A top councillor says he is “absolutely” confident that the Conservatives can remain in power at Northumberland County Council – despite the party suffering electoral wipeout in the North East at the general election.

Labour won all 20 seats across Northumberland, Tyne and Wear, and County Durham on July 4.

That included a couple of seismic moments in Northumberland. Hexham, which had been Conservative for 100 years, was taken by Labour’s Joe Morris.

And in North Northumberland, Tory minister Anne-Marie Trevelyan was defeated by David Smith in another historic result.

READ MORE: County council ranked among worst local authorities as leader hits back

Former Blyth Valley MP Ian Levy, whose shock victory for the Tories in 2019 was one of the defining moments of that election, was also unseated as he failed to win in the new Cramlington and Killingworth constituency.

Despite Labour’s clean sweep across the county, Northumberland Council cabinet member Guy Renner-Thompson told the Local Democracy Reporting Service that he retained faith that the Tories could turn their fortunes around come May 2025.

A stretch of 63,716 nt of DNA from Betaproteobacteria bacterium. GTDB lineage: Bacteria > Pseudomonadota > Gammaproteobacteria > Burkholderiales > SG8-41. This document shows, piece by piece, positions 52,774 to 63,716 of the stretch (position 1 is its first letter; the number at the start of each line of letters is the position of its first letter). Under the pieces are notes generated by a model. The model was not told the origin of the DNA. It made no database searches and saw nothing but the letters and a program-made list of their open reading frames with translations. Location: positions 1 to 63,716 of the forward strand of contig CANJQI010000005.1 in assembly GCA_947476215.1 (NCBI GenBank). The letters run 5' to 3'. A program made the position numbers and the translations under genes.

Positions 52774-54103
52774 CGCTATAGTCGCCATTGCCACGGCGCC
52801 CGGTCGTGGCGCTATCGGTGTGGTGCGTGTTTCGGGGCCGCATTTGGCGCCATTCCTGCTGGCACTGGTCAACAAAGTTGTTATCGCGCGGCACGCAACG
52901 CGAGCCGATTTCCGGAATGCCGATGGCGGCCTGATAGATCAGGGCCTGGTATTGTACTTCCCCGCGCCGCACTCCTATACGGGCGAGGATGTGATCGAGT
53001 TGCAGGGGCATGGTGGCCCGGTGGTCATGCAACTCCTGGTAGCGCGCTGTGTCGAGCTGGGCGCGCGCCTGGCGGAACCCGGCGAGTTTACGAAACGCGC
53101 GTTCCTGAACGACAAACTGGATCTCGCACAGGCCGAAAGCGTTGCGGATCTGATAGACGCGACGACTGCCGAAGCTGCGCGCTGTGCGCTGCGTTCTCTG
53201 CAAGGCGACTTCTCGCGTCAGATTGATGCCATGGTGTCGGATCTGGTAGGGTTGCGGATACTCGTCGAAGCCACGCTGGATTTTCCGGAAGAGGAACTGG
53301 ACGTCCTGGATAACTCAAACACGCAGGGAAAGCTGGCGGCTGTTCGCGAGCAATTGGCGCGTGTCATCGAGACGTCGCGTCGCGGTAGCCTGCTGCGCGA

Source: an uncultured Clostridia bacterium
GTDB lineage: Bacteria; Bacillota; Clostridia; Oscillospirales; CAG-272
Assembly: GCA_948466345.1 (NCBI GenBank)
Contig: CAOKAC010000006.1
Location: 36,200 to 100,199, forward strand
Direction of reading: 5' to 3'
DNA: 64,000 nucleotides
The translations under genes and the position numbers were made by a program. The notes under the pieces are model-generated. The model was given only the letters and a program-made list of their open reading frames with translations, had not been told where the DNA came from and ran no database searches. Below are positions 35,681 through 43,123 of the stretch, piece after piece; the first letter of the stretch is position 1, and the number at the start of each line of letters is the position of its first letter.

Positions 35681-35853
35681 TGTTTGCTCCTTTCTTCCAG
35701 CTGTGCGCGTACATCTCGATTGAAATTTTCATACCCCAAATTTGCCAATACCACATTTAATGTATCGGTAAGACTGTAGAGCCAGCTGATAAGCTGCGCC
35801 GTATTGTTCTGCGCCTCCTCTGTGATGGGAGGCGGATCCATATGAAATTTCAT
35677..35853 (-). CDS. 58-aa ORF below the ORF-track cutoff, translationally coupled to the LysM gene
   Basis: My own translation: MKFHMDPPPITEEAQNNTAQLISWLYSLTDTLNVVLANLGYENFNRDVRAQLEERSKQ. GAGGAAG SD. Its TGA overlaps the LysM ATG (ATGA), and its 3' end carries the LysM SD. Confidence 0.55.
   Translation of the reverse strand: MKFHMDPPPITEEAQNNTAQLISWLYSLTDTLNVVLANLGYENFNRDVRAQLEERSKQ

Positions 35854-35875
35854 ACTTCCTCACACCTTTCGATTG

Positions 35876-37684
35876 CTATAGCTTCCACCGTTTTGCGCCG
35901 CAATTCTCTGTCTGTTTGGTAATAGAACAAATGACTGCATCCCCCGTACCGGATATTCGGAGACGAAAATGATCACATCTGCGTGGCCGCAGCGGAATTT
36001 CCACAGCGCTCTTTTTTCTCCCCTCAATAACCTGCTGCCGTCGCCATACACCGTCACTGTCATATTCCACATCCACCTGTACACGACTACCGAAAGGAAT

Labour will be bidding to win back both Northumberland and Durham councils at the all-out elections due to be held in both counties next year.

The Tories have led Northumberland County Council since 2017, though they have not held a majority for much of that time – currently holding 33 of its 67 seats.

Asked if he had faith that his party would still be in power in Northumberland in 12 months’ time, Mr Renner-Thompson told the Local Democracy Reporting Service: “Absolutely. I have been door-knocking in North Northumberland for the last few months. We are still very popular locally. The national picture is different to the local picture, I am confident we will retain control of the council.”

Mr Renner-Thompson stood in the Newcastle North constituency at the general election, finishing second behind Labour’s Catherine McKinnell.

The Bamburgh councillor, who was also the party’s candidate at the recent North East mayoral election, blamed the collapse of the Tory vote on the “natural consequence” of being in power since 2010 and the “churn” in occupants of 10 Downing Street.

He added: “Now is the time to look forward, bring stability, and get some new leadership into the party. There is not a huge desire for Labour on the doorstep, they just don’t like the Conservative Party at the moment. I think we can turn that around in the next four years and put a good showing in.”